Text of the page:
On October 28, 2020, the Cybersecurity and Infrastructure Security Agency (CISA), the Federal Bureau of Investigation (FBI), and the Department of Health and Human Services (HHS) issued a joint cybersecurity advisory (the Joint Cybersecurity Alert) to warn the healthcare sector that there is “credible information of an increased and imminent cybercrime threat to U.S. hospitals and healthcare providers.”
The complete Joint Cybersecurity Alert provides specific details regarding this threat and can be found here.
Healthcare companies should be aware of the heightened risk of potential ransomware attacks targeting the sector. Below are some practical steps you can take right now to decrease the risk of attack and to be better prepared should your organization fall victim:
- Review your cyber insurance coverage. Is it up to date and does it cover ransom?
- Do you have a good incident response plan? If your company is still in WFH mode, be sure that all who may be activated in the event of an incident have a paper copy of the plan at home.
- Do you have a way for senior management to communicate if your network systems are all down? We recommend setting up a secure texting app string before an attack occurs.
- Have your employees been educated on how to detect (and report) phishing emails and the exponential increase in phishing attacks since March of 2020? Phishing emails have increased more than 35 times the normal rate during the COVID-19 pandemic.
- Are your employees only accessing the network through approved devices and secure networks (with up-to-date anti-virus software and patches)?
- Have you done trainings and table top exercises to prepare for a cybersecurity incident? We recommend taking this step now so that senior management develops muscle memory for what to do in an incident. The midst of a crisis is not the time for learning on the fly.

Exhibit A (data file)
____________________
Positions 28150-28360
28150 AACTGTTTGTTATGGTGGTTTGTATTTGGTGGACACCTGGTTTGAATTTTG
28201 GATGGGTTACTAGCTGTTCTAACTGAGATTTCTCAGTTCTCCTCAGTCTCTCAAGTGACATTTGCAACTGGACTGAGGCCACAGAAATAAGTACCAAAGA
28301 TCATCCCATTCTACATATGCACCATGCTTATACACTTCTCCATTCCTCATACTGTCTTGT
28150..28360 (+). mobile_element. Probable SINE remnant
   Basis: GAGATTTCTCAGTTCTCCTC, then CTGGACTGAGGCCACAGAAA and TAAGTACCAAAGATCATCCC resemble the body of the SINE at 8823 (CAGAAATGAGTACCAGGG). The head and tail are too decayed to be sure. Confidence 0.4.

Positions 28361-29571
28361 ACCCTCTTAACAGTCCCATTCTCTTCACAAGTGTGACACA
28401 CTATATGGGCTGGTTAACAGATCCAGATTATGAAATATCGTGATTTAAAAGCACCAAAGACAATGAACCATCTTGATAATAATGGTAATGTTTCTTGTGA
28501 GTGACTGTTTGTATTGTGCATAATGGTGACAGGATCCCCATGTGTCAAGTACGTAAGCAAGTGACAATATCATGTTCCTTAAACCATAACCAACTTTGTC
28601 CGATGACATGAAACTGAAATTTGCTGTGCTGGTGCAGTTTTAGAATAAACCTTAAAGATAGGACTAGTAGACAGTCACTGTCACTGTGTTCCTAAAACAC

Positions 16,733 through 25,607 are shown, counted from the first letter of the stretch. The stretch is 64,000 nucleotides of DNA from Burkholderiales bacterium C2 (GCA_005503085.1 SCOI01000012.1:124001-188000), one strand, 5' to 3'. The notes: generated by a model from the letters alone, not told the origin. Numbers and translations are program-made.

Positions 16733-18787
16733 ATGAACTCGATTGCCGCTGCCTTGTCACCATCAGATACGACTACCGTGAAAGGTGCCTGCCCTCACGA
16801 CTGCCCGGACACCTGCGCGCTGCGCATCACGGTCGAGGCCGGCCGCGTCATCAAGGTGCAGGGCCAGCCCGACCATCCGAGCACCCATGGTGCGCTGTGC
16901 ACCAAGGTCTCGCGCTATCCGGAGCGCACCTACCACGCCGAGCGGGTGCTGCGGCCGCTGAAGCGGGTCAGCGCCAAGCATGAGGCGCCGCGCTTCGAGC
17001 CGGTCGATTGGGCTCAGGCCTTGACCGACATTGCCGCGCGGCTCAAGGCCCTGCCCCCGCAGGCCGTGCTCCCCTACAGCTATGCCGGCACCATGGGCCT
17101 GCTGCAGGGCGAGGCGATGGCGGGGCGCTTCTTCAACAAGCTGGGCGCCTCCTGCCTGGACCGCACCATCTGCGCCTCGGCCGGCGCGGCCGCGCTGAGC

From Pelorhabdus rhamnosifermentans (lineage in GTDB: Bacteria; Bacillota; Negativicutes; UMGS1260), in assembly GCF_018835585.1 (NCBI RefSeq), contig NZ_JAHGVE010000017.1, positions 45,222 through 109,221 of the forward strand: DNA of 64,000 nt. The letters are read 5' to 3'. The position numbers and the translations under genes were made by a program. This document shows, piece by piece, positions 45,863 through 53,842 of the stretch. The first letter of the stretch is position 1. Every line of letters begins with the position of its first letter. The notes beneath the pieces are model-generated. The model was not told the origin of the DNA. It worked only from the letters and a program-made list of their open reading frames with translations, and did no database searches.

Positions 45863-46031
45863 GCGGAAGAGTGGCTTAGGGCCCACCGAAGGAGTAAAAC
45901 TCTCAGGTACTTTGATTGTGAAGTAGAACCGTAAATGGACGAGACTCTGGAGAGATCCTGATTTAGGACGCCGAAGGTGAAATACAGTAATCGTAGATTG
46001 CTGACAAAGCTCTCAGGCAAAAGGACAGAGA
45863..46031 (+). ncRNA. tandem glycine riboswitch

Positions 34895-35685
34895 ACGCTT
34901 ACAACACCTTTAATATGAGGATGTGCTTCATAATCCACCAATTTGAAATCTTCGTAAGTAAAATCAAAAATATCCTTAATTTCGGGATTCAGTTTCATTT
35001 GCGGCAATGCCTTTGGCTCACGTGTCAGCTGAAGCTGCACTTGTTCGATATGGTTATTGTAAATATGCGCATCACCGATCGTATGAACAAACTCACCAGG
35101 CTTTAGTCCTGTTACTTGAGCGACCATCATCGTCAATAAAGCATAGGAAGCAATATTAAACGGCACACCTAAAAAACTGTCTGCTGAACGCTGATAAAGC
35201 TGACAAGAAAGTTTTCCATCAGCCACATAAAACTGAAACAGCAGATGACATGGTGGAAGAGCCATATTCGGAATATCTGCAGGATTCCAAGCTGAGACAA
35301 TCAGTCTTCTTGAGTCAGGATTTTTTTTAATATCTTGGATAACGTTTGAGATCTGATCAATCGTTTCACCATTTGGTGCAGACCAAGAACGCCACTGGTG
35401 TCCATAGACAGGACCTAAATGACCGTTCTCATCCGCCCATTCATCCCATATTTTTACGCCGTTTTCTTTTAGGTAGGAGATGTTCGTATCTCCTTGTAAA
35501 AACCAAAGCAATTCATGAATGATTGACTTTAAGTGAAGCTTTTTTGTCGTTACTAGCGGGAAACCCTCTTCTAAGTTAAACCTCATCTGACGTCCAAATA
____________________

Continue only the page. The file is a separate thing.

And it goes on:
The Joint Cybersecurity Alert also includes a list of network security best practices that organizations in the healthcare sector may consider to mitigate risk. These include the following:
- Patch operating systems, software, and firmware as soon as manufacturers release updates.
- Check configurations for every operating system version to prevent issues from arising that local users are unable to fix due to having local administration disabled.
- Regularly change passwords to network systems and accounts and avoid reusing passwords for different accounts.
- Use multi-factor authentication (MFA) where possible.
- Disable unused remote access/Remote Desktop Protocol (RDP) ports and monitor remote access/RDP logs.
- Implement application and remote access restrictions to only allow systems to execute programs known and permitted by the established security policy.
- Audit user accounts with administrative privileges and configure access controls with least privilege in mind.
- Audit logs to ensure new accounts are legitimate.
- Scan for open or listening ports and mediate those that are not needed.
- Identify critical assets; create backups of these systems and house the backups offline from the network.
- Implement network segmentation. Sensitive data should not reside on the same server and network segment as the email environment.
- Set antivirus and anti-malware solutions to automatically update; conduct regular scans.
We recommend reviewing the Joint Cybersecurity Alert and evaluating your organization’s cybersecurity policies and programs in light of the potential cybersecurity threats that are identified in this Alert.